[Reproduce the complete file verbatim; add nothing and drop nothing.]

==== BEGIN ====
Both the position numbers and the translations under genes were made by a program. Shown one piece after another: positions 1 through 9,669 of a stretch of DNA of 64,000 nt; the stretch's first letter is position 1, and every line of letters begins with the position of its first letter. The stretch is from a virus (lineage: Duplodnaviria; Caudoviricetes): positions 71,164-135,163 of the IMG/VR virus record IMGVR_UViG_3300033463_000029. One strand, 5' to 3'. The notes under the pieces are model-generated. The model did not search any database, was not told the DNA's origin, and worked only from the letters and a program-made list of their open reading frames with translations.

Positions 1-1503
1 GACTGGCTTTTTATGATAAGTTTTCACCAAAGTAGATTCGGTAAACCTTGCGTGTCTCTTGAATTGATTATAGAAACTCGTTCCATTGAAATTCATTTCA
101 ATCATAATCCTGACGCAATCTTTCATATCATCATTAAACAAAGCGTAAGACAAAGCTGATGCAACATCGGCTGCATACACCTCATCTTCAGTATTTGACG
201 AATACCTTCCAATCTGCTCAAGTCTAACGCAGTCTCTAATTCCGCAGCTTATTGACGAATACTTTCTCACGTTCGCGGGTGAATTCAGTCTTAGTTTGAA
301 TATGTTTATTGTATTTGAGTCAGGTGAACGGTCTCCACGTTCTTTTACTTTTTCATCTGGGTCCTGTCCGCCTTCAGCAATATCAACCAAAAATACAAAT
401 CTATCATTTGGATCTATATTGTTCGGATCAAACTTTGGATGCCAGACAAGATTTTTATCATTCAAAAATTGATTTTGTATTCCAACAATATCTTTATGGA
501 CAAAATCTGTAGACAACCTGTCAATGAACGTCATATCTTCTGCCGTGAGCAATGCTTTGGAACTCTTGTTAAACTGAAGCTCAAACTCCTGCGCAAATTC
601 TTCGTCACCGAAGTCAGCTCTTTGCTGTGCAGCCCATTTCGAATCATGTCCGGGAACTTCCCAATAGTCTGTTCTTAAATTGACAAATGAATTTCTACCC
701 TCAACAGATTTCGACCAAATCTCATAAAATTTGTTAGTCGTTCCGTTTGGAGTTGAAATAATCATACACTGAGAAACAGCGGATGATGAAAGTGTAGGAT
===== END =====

Both the position numbers and the translations under genes were made by a program. Shown one piece after another: positions 1 through 9,669 of a stretch of DNA of 64,000 nt; the stretch's first letter is position 1, and every line of letters begins with the position of its first letter. The stretch is from a virus (lineage: Duplodnaviria; Caudoviricetes): positions 71,164-135,163 of the IMG/VR virus record IMGVR_UViG_3300033463_000029. One strand, 5' to 3'. The notes under the pieces are model-generated. The model did not search any database, was not told the DNA's origin, and worked only from the letters and a program-made list of their open reading frames with translations.

Positions 1-1503
1 GACTGGCTTTTTATGATAAGTTTTCACCAAAGTAGATTCGGTAAACCTTGCGTGTCTCTTGAATTGATTATAGAAACTCGTTCCATTGAAATTCATTTCA
101 ATCATAATCCTGACGCAATCTTTCATATCATCATTAAACAAAGCGTAAGACAAAGCTGATGCAACATCGGCTGCATACACCTCATCTTCAGTATTTGACG
201 AATACCTTCCAATCTGCTCAAGTCTAACGCAGTCTCTAATTCCGCAGCTTATTGACGAATACTTTCTCACGTTCGCGGGTGAATTCAGTCTTAGTTTGAA
301 TATGTTTATTGTATTTGAGTCAGGTGAACGGTCTCCACGTTCTTTTACTTTTTCATCTGGGTCCTGTCCGCCTTCAGCAATATCAACCAAAAATACAAAT
401 CTATCATTTGGATCTATATTGTTCGGATCAAACTTTGGATGCCAGACAAGATTTTTATCATTCAAAAATTGATTTTGTATTCCAACAATATCTTTATGGA
501 CAAAATCTGTAGACAACCTGTCAATGAACGTCATATCTTCTGCCGTGAGCAATGCTTTGGAACTCTTGTTAAACTGAAGCTCAAACTCCTGCGCAAATTC
601 TTCGTCACCGAAGTCAGCTCTTTGCTGTGCAGCCCATTTCGAATCATGTCCGGGAACTTCCCAATAGTCTGTTCTTAAATTGACAAATGAATTTCTACCC
701 TCAACAGATTTCGACCAAATCTCATAAAATTTGTTAGTCGTTCCGTTTGGAGTTGAAATAATCATACACTGAGAAACAGCGGATGATGAAAGTGTAGGAT